They also underscored the need to slash carbon emissions and bolster early warning systems to safeguard nations across the world which are becoming increasingly vulnerable to extreme weather.
Speaking at the UN Headquarters, in New York, Secretary-General António Guterres said how the world responds now to Pakistan’s struggles is a “litmus test” for climate justice.
“Pakistan needs and deserves massive support from the international community,” he said.
Despite contributing less than one per cent of global emissions, Pakistan’s people face a staggering 15 times higher risk of dying from climate-related impacts.
“Pakistan is a double victim – of climate chaos, and of our outdated and unjust global financial system that prevents middle-income countries from accessing much needed resources to invest in adaptation and resilience,” he stressed.
Triggered by torrential monsoon rains, the floods submerged one third of Pakistan, claimed over 1,700 lives, destroyed two million homes, critical infr astructure, and affected 33 million people – half of them children.
In the immediate aftermath, the Government, supported by the UN launched a flood response plan, requesting $816 million to support 9.5 million of the most affected people. That appeal is about 69 per cent funded.
Even today, the response continues as UN and partners assist people in flood-ravaged areas, after further punishing rains fell this summer and Pakistan’s economy struggles to recover. Agencies such as the UN Development Programme (UNDP) are also helping people rebuild livelihoods.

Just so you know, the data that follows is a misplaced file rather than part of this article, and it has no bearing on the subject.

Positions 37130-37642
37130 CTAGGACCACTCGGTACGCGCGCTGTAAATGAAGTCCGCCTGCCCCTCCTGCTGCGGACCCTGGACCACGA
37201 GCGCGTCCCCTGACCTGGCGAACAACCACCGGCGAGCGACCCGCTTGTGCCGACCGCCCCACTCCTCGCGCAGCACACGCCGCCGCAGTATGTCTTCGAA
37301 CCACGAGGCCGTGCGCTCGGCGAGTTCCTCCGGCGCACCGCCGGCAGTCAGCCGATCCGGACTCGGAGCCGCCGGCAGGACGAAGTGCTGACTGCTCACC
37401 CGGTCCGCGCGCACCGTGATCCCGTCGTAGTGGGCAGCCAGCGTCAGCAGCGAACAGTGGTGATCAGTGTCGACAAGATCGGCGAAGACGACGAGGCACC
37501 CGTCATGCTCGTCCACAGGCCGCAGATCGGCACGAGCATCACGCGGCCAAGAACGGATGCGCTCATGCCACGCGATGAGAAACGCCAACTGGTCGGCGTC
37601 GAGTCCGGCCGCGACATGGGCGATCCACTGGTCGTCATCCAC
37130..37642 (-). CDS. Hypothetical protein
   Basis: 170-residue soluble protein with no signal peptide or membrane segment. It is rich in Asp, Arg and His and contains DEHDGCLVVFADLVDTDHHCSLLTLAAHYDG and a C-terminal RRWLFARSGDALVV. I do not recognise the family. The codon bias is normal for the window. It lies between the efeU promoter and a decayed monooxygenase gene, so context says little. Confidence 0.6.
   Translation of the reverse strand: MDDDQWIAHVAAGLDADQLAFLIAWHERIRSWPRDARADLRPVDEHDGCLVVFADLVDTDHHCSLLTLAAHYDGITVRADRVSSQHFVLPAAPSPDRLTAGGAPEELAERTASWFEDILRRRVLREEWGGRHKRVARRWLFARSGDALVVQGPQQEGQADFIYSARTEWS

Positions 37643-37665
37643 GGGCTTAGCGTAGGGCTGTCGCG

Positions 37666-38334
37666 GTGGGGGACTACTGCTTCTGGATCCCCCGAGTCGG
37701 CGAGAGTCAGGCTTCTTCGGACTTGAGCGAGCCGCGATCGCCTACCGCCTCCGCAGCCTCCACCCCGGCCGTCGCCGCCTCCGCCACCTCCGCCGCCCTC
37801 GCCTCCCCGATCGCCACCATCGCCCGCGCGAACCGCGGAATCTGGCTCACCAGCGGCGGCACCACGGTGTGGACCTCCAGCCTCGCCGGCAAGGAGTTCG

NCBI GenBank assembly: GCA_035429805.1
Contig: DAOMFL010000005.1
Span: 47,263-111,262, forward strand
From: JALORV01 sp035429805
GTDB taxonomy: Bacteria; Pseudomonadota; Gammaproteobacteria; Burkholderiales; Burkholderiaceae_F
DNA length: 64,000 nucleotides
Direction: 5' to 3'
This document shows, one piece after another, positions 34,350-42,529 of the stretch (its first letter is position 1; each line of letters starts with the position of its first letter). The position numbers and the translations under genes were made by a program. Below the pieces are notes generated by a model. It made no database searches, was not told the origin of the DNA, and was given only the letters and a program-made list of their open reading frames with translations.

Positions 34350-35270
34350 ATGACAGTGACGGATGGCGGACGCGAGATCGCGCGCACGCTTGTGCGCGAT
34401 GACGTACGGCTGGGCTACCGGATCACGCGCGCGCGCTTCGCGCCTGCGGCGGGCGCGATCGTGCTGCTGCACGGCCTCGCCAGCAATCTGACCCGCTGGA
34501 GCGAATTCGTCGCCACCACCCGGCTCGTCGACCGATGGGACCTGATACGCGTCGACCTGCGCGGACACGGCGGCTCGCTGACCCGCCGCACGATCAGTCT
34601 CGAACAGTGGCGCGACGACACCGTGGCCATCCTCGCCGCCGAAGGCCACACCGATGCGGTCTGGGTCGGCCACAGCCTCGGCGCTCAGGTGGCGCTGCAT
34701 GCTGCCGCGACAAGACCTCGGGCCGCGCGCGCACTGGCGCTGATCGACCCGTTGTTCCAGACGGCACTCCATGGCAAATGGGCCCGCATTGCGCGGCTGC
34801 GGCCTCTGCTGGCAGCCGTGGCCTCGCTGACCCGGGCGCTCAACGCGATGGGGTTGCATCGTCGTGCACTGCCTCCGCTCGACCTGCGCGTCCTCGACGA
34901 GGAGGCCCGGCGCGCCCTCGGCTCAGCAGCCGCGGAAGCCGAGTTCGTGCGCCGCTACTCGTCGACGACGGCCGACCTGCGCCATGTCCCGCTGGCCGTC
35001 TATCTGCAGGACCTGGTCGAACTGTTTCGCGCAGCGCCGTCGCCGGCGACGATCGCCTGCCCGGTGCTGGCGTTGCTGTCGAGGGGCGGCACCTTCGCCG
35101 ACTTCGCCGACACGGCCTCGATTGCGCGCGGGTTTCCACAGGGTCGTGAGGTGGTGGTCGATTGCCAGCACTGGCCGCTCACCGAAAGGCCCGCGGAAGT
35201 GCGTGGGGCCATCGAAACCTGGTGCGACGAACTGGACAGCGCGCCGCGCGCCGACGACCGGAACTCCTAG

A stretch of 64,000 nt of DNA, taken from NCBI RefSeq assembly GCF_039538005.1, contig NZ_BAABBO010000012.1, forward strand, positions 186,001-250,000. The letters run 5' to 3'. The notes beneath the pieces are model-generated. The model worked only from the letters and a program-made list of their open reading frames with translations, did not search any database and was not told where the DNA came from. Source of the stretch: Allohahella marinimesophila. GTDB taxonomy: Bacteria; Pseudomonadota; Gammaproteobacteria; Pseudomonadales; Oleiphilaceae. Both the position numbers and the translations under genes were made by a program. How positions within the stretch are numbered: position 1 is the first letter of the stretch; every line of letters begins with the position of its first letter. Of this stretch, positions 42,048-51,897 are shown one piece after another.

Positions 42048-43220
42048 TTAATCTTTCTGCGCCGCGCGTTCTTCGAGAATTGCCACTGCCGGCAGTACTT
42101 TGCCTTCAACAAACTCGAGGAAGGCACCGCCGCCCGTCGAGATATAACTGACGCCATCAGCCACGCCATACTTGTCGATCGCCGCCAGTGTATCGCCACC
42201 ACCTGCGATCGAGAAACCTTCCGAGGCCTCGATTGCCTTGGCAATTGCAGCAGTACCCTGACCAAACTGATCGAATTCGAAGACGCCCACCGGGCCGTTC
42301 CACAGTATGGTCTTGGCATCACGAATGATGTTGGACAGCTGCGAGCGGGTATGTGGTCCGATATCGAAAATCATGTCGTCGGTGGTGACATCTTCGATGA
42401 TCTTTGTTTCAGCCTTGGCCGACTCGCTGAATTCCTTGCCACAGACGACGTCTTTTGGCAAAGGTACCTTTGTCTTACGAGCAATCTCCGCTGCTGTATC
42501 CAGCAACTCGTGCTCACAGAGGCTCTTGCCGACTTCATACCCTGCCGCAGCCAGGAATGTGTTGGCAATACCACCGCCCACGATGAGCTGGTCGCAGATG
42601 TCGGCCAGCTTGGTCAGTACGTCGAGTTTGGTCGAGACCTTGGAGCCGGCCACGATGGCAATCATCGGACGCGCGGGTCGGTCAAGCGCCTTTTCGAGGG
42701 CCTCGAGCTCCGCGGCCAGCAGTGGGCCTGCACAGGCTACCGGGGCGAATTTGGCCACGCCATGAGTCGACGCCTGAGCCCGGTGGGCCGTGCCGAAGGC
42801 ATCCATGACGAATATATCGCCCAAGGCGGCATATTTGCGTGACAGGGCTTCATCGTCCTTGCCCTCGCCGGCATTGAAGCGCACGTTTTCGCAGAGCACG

Dennis Francis, President of the General Assembly, urged Member States and the broader UN system to maintain their steadfast support for recovery and reconstruction endeavours.
“I urge Member States and stakeholders to step forward and fill the funding gaps needed to mobilize resources,” he said, emphasizing the need to address funding shortfalls for both climate change adaptation and disaster risk reduction.
According to UN Children’s Fund (UNICEF), around eight million people (half of them children) in flood-affected areas, remain without access to safe water, 3.5 million children remain out of school, and about 1.5 million require lifesaving nutrition assistance.
“The situation facing many people in flood-affected areas is dire, and it comes on top of other pre-existing problems and inequities,” said Catherine Russell, UNICEF Executive Director.
“But the challenges are not insurmountable … we have a real opportunity to drive lasting positive change for Pakistan’s children.”
Beating down the door
Mr. Guterres reiterated his warning that climate chaos is knocking on everyone’s door, adding that today, however, it’s beating that door down, from the Horn of Africa to Canada.
“Carbon emissions are heating our planet, killing people, destroying communities and devastating economies,” he said.